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Encyclopedia > Thomas Carew

Thomas Carew (pronounced like "Carey") (1595March 22, 1640) was an English poet. Events January 30 - William Shakespeares Romeo and Juliet is performed for the first time. ... March 22 is the 81st day of the year (82nd in leap years) in the Gregorian calendar. ... Events December 1 - Portugal regains its independence from Spain and João IV of Portugal becomes king. ... Motto (French) God and my right Anthem God Save the King (Queen) England() – on the European continent() – in the United Kingdom() Capital (and largest city) London (de facto) Official languages English (de facto) Government Constitutional monarchy  -  Queen Queen Elizabeth II  -  Prime Minister Tony Blair MP Unification  -  by Athelstan 967  Area... The poor poet A poet is a person who writes poetry. ...


He was the son of Sir Matthew Carew, master in chancery, and his wife, Alice Ingpenny, widow of Sir John Rivers, Lord Mayor of London. The poet was probably the third of the eleven children of his parents, and was born in West Wickham in Kent, in the early part of 1595; he was thirteen years old in June 1608, when he matriculated at Merton College, Oxford. He took his degree of B.A. early in 1611, and proceeded to study at the Middle Temple. Two years later his father complained to Sir Dudley Carleton that he was not doing well. He was therefore sent to Italy, as a member of Sir Dudley's household, and when the ambassador returned from Venice, he seems to have kept Thomas Carew with him, for he was working as secretary to Carleton, at the Hague, early in 1616. However, he was dismissed in the autumn of that year for levity and slander; he had great difficulty in finding another job. In August 1618 his father died, and Carew entered the service of Edward Herbert, Baron Herbert of Cherbury, in whose train he travelled to France in March 1619, and it is believed that he remained with Herbert until his return to England, at the close of his diplomatic missions, in April 1624. Carew "followed the court before he was of it," not receiving the definite commitment of the chamber until 1628. Current Lord Mayor of London John Stuttard during the parade on November 11th, 2006 Michael Berry Savory, Previous Lord Mayor (2004–2005) The Right Honourable Lord Mayor of London is the Mayor of the City of London and head of the Corporation of London. ... West Wickham is a place in the London Borough of Bromley, England. ... coat of Arms of Kent For other uses, see Kent (disambiguation). ... College name The House of Scholars of Merton Named after Walter de Merton Established 1264 Sister College Peterhouse Warden Prof. ... Part of Middle Temple c. ... Dudley Carleton, 1st Viscount Dorchester (1573-1632), English diplomatist, son of Antony Carleton of Brightwell Baldwin, Oxfordshire, and of Jocosa, daughter of John Goodwin of Winchendon, Buckinghamshire , was born on March 10, 1573, and educated at Westminster School and Christ Church, Oxford, where he graduated M.A. in 1600. ... Coordinates: Country Netherlands Province South Holland Area (2006)  - Municipality 98. ... In English and American law, and systems based on them, libel and slander are two forms of defamation (or defamation of character), which is the tort or delict of making a false statement of fact that injures someones reputation. ... Edward Herbert, Baron Herbert of Cherbury (March 3, 1583 - August 20, 1648) was a British soldier, diplomat, historian, poet and religious philosopher. ... 1628 was a leap year starting on Saturday of the Gregorian calendar (or a leap year starting on Tuesday of the 10-day slower Julian calendar). ...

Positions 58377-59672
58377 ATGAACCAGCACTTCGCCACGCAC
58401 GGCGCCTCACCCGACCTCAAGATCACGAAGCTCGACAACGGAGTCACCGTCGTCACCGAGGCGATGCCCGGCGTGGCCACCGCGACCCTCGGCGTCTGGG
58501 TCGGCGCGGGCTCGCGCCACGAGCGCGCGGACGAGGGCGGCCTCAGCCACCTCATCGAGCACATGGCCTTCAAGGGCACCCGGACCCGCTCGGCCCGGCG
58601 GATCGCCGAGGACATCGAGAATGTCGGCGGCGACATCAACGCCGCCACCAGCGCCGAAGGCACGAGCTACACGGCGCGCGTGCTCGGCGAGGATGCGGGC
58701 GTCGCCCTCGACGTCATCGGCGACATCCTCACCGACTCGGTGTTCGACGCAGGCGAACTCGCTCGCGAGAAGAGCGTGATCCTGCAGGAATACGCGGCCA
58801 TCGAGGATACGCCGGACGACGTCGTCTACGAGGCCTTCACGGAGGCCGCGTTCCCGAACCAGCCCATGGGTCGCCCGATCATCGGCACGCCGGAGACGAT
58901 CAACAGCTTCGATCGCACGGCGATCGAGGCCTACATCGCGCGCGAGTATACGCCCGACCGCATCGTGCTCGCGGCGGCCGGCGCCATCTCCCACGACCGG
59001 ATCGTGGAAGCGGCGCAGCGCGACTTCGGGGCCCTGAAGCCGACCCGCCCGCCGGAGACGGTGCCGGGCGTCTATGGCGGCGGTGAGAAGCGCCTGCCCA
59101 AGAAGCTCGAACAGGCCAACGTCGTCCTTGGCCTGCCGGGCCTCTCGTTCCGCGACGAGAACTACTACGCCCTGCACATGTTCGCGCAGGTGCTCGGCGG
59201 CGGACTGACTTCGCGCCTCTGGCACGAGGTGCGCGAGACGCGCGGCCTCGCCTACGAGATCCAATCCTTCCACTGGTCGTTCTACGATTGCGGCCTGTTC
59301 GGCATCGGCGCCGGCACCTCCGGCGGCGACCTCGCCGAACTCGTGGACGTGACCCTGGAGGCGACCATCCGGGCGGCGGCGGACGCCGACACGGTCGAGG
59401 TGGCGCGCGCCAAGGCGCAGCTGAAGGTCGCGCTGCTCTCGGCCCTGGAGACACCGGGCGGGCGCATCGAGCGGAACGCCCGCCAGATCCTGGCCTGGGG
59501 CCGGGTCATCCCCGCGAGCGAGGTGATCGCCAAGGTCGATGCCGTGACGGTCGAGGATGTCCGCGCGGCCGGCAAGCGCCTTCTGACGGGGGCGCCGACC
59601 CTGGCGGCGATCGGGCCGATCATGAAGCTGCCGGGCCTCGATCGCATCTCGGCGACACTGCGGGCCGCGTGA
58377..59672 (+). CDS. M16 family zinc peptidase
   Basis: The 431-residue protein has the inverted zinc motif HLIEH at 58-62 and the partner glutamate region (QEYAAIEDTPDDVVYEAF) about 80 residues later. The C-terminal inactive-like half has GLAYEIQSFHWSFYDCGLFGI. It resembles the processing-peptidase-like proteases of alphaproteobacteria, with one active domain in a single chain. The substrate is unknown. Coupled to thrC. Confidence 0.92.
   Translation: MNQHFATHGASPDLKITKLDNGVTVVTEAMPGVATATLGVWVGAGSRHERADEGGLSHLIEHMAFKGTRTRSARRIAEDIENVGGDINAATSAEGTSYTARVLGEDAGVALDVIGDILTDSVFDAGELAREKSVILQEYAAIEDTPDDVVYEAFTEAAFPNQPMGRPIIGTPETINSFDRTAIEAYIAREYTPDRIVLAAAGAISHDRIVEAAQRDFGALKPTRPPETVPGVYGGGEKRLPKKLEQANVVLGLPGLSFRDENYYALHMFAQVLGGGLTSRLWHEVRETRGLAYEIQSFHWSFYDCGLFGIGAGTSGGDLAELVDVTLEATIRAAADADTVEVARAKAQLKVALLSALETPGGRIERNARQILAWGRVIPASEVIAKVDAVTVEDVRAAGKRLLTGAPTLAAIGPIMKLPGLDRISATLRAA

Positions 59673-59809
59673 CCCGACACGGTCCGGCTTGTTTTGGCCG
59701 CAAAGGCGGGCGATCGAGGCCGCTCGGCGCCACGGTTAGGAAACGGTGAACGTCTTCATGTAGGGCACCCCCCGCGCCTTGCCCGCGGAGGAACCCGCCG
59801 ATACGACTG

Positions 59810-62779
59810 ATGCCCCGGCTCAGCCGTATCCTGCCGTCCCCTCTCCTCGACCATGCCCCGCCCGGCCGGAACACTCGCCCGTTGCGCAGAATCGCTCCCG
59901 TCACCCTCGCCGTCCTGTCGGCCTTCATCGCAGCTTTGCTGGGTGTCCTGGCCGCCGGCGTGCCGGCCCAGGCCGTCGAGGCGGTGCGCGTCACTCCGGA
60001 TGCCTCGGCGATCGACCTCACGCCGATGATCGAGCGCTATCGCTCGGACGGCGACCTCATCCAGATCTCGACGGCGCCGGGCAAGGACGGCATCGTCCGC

While Carew held this office, he displayed his tact and presence of mind by stumbling and extinguishing the candle he was holding to light Charles I into the queen's chamber, because he saw that Lord St Albans had his arm round her majesty's neck. The king suspected nothing, and the queen heaped favours on the poet. Probably in 1630, Carew was made "server "or taster-in-ordinary to the king. To this period may be attributed his close friendships with Sir John Suckling, Ben Jonson and Edward Hyde, 1st Earl of Clarendon; the latter described Carew as "a person of pleasant and facetious wit." John Donne, whose celebrity as a court-preacher lasted until his death in 1631, exercised a powerful if not entirely healthy influence over the genius of Carew. In February 1633 a masque by the latter, Coelum Britanicum, was acted in the Banqueting House at Whitehall, and was printed in 1634. Charles I (19 November 1600 – 30 January 1649) was King of England, King of Scotland, and King of Ireland from 27 March 1625 until his execution in 1649. ... Henrietta Maria Henrietta Maria (November 25, 1609 - September 10, 1669) was Queen Consort of England, Scotland and Ireland (June 13, 1625 - January 30, 1649) through her marriage to Charles I. The U.S. state of Maryland (in Latin, Terra Maria) was so named in her honour by Cæcilius Calvert... Events February 22 - Native American Quadequine introduces Popcorn to English colonists. ... Sir John Suckling as painted by VanDyck Sir John Suckling (February 10, 1609–June 1, 1642) was an English Cavalier poet whose best known poem may be Ballad Upon a Wedding. He was born at Whitton, in the parish of Twickenham, Middlesex, and baptized there on February 10, 1609. ... For other persons of the same name, see Ben Johnson (disambiguation). ... Edward Hyde, 1st Earl of Clarendon (18 February 1609–9 December 1674) was an English historian, statesman and grandfather of two queens regnant, Mary II and Anne. ... For the Welsh courtier and diplomat, see Sir John Donne. ... Costume for a Knight, by Inigo Jones: the plumed helmet, the heroic torso in armour and other conventions were still employed for opera seria in the 18th century. ... Banqueting House, Whitehall, London The Banqueting House at Whitehall is a famous London building, formerly part of the Palace of Whitehall, designed by architect Inigo Jones in 1619, and completed in 1622, with assistance from John Webb. ...